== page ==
Strange But True Aviation News


In-flight maps on British Airways’ seat back screens alert passengers to the location of “Stansted” as they approach southern England, but it’s the wrong one. The map shows a small village in Kent, rather than the more well-known Stansted in Essex, from which Stansted airport takes its name. The airline says it is talking to the firm that created the mapping system as the current map “could be confusing,” reports the Press Association

One woman’s Facebook campaign against Ryanair’s online boarding pass policy has attracted more than 350,000 ‘likes’ reports the Telegraph. Despite Ryanair outlining its charges on its web site during the booking process, the passenger checked in but failed to pre-print her boarding passes online. She was forced to pay £60 per person at the airport and later exclaimed on her Facebook page: “I had to pay €300 for them to print out a piece of paper!”

A French woman flying from Lahore to Paris with Pakistan International Airlines (PIA) fell asleep mid-flight, and didn’t wake up again until the plane was on its way back to Lahore after a two hour stopover at Charles de Gaulle, reports BBC News. The woman also failed to inform cabin crew of her situation on the return flight and was only discovered by immigration officials after disembarking in Lahore. PIA is investigating how ground crew in Paris failed to notice the sleeping woman during the aircraft’s turnaround and wants the party responsible for the mishap to pay for the cost of flying the woman back to Paris. 

A passenger who asked for a blanket on a Monarch flight claims she was told by a stewardess she couldn’t have one due to strict health and safety rules. But she could instead buy one from the stewardess for five pounds, reports The Sun. The woman complained to the UK’s Health & Safety Executive, which ruled against Monarch Airlines, calling the blanket rule “a cover-up for poor customer service and/or a commercial decision”. 

Passengers on a Qantas flight from Dallas to Brisbane have described it as “the flight from hell”. A catalogue of errors that led to an 18-hour delay included a two-hour delay on the ground at Dallas Fort Worth, during which time the pilot was “too busy to talk" to passengers. The actual delay was due to the crew having a heated argument in the cockpit over take-off calculations, reports Brisbane Times, which adds that the airline has stood down the captain and second officer from operational duties.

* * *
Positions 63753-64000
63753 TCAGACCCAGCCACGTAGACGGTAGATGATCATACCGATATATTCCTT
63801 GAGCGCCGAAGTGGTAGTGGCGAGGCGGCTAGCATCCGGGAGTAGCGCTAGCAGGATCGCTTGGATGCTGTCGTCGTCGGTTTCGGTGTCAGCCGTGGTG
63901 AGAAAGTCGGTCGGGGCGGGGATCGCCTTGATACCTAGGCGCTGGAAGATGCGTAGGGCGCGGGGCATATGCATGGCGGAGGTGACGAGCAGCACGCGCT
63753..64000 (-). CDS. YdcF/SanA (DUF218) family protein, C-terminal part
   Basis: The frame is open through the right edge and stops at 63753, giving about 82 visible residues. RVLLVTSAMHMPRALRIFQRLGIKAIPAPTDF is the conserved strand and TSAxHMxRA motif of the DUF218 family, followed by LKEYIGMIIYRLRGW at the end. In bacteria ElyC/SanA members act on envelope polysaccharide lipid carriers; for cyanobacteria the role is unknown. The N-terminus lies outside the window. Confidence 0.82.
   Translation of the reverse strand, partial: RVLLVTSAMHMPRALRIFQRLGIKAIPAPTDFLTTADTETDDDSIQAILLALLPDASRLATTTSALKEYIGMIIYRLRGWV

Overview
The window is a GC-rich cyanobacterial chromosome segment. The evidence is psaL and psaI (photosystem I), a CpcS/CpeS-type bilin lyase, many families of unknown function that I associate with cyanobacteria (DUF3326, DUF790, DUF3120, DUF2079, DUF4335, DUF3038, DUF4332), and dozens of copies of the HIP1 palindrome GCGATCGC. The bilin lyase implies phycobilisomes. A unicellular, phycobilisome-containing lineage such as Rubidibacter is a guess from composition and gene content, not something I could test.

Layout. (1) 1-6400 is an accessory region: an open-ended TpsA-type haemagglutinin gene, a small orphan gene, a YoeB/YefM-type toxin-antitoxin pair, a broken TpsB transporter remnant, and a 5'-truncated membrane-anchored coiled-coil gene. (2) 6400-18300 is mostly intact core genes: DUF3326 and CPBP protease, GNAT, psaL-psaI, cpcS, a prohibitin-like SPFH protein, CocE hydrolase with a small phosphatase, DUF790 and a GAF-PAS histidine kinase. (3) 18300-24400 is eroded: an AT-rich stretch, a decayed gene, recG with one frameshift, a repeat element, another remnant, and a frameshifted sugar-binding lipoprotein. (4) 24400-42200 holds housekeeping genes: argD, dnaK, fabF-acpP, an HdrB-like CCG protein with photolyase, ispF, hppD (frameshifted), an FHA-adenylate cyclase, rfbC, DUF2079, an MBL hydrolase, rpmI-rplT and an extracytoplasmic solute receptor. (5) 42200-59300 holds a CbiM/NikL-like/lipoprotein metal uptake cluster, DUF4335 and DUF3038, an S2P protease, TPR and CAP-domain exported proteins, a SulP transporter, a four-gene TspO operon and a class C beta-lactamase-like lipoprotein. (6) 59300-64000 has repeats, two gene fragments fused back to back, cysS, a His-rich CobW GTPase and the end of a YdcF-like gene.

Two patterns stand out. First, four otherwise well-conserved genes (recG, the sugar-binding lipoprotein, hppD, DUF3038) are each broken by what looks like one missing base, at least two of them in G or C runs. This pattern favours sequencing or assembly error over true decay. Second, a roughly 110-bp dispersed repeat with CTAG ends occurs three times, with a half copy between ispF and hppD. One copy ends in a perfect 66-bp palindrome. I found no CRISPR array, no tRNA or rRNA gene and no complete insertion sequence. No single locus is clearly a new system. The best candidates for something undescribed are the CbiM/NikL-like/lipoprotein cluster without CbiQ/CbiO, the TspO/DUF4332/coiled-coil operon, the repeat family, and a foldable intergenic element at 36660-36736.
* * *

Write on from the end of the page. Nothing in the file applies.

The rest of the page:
A family of four stranded at the airport in Salt Lake City for six days are finally home, reports NY Daily News. They were using buddy passes provided by a JetBlue employee, but the busy travel season put them at the bottom of the standby waitlist for several days, forcing the family to sleep at the airport. A Good Samaritan finally came forward and paid for their flights home after seeing their story on the news.

And finally, as the silly season continues in the British press, private pilot and well-known aviation photographer Mark Wagner has found himself in the Daily Mail. The paper's website reports that Mark's two-seater Cessna 150 was carrying two passengers (with Mark piloting) and describes how the two passengers suffered turbulence and panic attacks as the flight "turned into a nightmare after it flew into a tornado."

Setting the record straight, Mark tells me there wasn't any turbulence or panic attack. "We did have a great evening flying round the tornado for nearly three hours with about six different passengers - lots of rainbows all around too - magical stuff."  As for the quotes in the Daily Mail? Chinese whispers amongst those on the ground waiting to fly, says Mark.

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